RESPONSE OF CHICKPEA VAR. BAKHAR-2011 TO Sclertium rolfsii AND Chenopodium album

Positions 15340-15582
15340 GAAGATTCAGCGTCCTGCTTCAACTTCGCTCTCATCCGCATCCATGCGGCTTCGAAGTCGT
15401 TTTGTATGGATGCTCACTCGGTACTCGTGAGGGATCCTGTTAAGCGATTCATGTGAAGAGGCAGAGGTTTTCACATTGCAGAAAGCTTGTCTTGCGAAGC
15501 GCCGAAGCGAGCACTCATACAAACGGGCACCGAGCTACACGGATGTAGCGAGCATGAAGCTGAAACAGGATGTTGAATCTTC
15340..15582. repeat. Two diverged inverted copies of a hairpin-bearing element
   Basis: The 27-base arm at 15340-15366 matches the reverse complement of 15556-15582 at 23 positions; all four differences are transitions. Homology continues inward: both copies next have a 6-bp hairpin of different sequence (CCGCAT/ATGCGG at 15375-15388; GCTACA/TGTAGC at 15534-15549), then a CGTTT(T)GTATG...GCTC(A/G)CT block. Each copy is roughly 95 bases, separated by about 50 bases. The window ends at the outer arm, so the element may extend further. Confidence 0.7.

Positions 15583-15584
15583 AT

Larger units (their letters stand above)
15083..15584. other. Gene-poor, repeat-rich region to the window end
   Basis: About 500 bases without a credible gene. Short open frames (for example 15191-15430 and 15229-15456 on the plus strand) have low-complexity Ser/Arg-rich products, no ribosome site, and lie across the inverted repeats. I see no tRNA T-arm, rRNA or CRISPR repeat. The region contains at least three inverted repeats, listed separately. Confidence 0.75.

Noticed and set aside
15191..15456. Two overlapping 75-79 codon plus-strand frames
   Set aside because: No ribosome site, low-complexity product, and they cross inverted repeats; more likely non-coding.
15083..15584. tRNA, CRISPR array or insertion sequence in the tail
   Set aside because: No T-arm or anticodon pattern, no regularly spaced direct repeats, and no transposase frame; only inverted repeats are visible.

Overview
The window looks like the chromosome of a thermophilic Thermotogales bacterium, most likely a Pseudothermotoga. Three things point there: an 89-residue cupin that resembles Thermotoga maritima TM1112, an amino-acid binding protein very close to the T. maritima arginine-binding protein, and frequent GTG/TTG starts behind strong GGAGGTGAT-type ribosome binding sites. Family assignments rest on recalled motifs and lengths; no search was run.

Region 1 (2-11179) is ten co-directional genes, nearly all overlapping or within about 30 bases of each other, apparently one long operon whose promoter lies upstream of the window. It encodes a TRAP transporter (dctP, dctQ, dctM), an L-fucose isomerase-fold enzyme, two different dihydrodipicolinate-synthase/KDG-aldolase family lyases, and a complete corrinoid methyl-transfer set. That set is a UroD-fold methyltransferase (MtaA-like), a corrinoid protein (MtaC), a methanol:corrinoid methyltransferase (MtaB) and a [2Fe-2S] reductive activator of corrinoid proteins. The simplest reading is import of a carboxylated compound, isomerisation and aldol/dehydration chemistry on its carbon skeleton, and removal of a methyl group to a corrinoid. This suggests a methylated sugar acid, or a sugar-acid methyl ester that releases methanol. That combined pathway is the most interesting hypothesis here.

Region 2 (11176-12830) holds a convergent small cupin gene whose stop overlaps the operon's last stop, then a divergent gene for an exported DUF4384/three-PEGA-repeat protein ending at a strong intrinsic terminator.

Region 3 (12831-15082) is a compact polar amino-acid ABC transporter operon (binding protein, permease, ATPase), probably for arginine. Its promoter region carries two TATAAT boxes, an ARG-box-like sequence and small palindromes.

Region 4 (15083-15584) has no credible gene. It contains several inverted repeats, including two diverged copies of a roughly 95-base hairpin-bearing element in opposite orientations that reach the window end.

Sclerotium rolfsii, a soil-borne pathogen of over 500 plant species, causes collar rot disease in chickpea and reduces its survival rate, growth and yield. This study was carried out to assess potential benefits of soil amendment with Chenopodium album L., a Chenopodicaeae weed, on growth, yield and physiology of chickpea var. Bakhar-2011, grown in S. rolfsii contaminated soil. S. rolfsii significantly reduced dry biomass of shoot, root and grains by 21, 36 and 50%, respectively, over negative control (without fungus or C. album biomass). Likewise, chlorophyll and carotenoid contents were also reduced by S. rolfsii. A 3% (w/w) application of dry biomass of C. album (DBC) significantly improved shoot dry biomass by 134%, root dry biomass by 650%, grain yield by 1309%, chlorophyll content by 1483% and carotenoid content by 320%, over S. rolfsii inoculated treatment (positive control). In general, S. rolfsii increased phenolic content, and activities of denfense related enzymes namely phenylalanine ammonia lyase (PAL), peroxidase (POX) and catalase (CAT) which were gradually reduced with increasing concentration of DBC. This study suggested the use of 3% DBC as soil amendment for improvement of crop growth, yield and resistance of chickpea var. Bakhar-2011 under stress of S. rolfsii.